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So when is a horse not a horse?

By G. Michael Dobbs, Managing Editor

To quote Mr. Ed, "a horse is a horse, of course, of course." But are all horses created equal?

I don't mean in beauty, strength or intelligence. I mean in size. There is a lot of difference between a regular horse and a miniature horse.

Folks in East Longmeadow are finding out about that as one family has been forced to remove their miniature horse from their home because their yard doesn't have the necessary size to house a regular horse.

Unfair? Well, yes. Especially when you consider a miniature horse is smaller than a Great Dane and there are no zoning requirements about the size of yard you need for a large breed dog.

Apparently this is a growing class of pets, so I imagine that other communities will have to re-assess how it defines its zoning requirements when it comes to horses.


Here's a letter I received this week from Pat Henry in East Longmeadow about the review I wrote of "The Ghosts of Abu Graib":

"The Reminder described this documentary as 'chilling' and 'disturbing.' It then gratuitously offered the observation that 'most people watching this film [would] question the basic foundations of the conflict itself.' I don' t know how the reviewer could make any connection between a POW camp incident and a UN-sanctioned military action. In English class we call this a non sequitur.

"What I found more chilling and disturbing than forcing captives to wear women's underpants over their heads or be threatened by leashed police dogs, was seeing men being drilled in the knee or the head by an electric drill, having an eye gouged out, having a throat slit on TV with a long knife, men forced to watch their daughters raped in front of them, and burned U.S. soldiers hanging from a bridge. That's what the enemy is doing, and televising, and bragging about every day, while we hash over granting Geneva Convention rights to them. Please give us a break and send reviews like this to the Valley Advocate where they belong."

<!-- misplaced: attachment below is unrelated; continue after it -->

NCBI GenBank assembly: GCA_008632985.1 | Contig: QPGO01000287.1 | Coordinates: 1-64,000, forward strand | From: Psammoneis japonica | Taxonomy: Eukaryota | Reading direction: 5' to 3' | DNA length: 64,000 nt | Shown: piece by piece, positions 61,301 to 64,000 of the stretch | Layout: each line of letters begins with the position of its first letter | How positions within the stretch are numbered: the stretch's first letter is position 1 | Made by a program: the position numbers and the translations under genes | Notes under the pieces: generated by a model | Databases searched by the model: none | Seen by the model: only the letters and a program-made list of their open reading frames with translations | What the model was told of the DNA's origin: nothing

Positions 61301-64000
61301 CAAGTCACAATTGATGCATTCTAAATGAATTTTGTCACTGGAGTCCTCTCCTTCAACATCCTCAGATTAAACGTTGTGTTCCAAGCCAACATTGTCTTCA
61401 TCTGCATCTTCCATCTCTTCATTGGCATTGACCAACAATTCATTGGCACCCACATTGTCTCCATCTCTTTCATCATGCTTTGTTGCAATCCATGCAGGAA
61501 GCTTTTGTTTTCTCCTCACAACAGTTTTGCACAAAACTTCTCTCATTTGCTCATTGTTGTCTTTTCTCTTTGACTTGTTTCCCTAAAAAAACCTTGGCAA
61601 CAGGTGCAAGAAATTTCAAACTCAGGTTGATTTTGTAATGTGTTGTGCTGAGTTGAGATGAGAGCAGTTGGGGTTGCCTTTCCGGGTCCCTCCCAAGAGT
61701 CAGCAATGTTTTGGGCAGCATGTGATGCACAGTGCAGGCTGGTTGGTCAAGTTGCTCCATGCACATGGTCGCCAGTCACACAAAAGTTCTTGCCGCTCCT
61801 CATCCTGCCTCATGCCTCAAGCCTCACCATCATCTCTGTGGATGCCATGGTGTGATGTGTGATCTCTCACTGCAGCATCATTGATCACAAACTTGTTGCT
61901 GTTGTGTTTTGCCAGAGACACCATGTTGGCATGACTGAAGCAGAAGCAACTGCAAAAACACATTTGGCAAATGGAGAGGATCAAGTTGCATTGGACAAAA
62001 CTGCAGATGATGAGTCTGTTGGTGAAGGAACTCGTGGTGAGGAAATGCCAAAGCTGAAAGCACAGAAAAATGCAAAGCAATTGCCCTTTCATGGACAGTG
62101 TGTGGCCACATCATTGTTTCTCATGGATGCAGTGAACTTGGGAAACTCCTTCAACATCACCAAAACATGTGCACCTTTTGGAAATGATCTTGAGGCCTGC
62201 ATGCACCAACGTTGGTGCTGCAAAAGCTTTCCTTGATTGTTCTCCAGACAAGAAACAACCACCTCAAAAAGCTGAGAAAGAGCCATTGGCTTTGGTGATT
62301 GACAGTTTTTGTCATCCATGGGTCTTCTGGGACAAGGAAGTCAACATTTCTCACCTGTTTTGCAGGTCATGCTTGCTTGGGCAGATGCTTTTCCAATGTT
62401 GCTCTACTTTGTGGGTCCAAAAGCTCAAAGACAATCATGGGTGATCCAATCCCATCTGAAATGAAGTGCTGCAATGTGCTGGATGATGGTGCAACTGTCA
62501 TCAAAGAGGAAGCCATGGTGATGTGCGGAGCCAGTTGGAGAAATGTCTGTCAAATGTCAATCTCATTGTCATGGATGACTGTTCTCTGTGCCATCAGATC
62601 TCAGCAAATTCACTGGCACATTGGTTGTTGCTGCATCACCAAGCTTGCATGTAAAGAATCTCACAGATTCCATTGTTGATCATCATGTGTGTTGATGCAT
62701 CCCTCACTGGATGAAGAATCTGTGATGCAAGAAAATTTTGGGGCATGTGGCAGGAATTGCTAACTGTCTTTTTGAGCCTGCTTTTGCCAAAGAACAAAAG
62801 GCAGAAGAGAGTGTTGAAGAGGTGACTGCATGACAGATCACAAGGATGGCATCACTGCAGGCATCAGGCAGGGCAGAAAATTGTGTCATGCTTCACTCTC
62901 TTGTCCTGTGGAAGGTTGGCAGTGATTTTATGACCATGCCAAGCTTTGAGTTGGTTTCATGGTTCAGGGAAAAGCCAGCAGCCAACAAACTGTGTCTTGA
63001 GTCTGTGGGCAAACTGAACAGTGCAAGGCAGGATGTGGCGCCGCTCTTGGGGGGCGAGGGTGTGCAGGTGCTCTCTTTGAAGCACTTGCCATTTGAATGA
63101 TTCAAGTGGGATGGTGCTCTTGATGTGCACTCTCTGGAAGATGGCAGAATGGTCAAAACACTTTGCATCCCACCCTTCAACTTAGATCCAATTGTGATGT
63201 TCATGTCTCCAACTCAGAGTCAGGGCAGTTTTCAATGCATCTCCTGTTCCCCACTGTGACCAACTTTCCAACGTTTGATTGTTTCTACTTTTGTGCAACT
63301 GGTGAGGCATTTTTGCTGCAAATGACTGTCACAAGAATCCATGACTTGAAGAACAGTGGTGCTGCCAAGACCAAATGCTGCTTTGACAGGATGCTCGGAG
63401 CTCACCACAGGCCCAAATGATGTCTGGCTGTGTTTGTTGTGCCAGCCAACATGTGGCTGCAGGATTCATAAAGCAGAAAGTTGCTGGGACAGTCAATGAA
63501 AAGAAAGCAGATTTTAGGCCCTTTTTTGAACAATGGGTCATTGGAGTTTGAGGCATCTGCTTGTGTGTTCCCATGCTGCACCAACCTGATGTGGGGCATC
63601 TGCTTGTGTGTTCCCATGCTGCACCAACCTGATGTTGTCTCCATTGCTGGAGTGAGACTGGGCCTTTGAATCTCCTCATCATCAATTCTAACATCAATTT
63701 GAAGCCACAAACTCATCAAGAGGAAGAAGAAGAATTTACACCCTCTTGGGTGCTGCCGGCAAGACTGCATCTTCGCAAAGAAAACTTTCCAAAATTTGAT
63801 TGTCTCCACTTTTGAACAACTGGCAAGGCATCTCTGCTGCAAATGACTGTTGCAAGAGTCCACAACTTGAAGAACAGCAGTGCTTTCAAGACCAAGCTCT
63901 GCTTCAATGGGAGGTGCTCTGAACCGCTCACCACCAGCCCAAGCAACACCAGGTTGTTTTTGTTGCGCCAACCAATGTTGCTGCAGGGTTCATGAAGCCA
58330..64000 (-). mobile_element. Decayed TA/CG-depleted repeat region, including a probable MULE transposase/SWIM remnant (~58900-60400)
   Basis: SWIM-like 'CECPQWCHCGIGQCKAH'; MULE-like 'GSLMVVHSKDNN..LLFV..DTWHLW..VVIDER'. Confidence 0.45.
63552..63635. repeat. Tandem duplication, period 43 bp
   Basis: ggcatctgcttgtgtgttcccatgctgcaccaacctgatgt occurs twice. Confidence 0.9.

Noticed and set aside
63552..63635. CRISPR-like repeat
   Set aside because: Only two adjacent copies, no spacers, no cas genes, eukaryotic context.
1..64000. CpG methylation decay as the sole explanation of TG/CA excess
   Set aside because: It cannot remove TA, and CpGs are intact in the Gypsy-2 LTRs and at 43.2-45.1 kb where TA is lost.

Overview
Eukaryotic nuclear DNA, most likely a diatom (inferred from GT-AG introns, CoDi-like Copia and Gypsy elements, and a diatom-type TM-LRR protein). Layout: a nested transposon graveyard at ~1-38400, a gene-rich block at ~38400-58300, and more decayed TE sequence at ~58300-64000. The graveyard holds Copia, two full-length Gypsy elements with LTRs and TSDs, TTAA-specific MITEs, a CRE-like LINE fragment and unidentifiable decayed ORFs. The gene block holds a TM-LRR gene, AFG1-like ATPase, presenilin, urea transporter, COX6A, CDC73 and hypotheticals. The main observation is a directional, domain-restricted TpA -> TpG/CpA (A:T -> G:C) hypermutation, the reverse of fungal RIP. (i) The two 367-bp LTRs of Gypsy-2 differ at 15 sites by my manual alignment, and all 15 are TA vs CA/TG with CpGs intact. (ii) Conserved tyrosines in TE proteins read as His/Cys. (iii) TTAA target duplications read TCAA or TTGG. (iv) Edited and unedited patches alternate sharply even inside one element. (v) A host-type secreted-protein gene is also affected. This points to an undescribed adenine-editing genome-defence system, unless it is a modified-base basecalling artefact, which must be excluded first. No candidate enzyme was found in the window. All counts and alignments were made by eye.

The reason I thought this film was "chilling" was that I was raised believing we are the good guys. Our military personnel, though, are not perfect and in the heat and chaos of war some have indeed committed terrible acts of violence.

Because of my up bringing I saw these incidents as tragic reminders of the costs of war the destruction of morals and ethics, the erosion of standards. I saw these as I'm sure many Americans did as isolated and not institutionalized incidents.

That's why Abu Graib stood out as such a black spot on our military. We are supposed to be the liberators in Iraq. We operate on a higher moral plane than the terrorists who have committed atrocities. And yet people in command positions made decisions to take a much lower road for the first time in modern U.S. history.

We diminished ourselves by taking actions we had never taken before. Doesn't that mean anything?

Abu Graib was a prison operation, not a POW camp. We were detaining massive groups of people in the hopes of capturing terrorists, but innocent people were hurt. How did that help our cause?

The photos from the Abu Graib inflamed the Middle East even more, hurting our war effort even more.

That's why it was chilling and tragic to me at least.


Congrats to the city of Chicopee for landing the Franklin D. Roosevelt American Heritage Center Museum collection. This will not only give the region one more reason for tourism, but also give a new life to the city's former main library building.

FDR's legacy has been under attack by some conservatives for the last 20 years or so. Talk to people who lived through the Depression, though, and you'll get another side of the story. Americans younger than the Boomer generation should have the opportunity of learning how FDR changed this nation.

This column represents the opinions of its author. Send your comments to or to 280 N. Main St., East Longmeadow, Mass. 01028.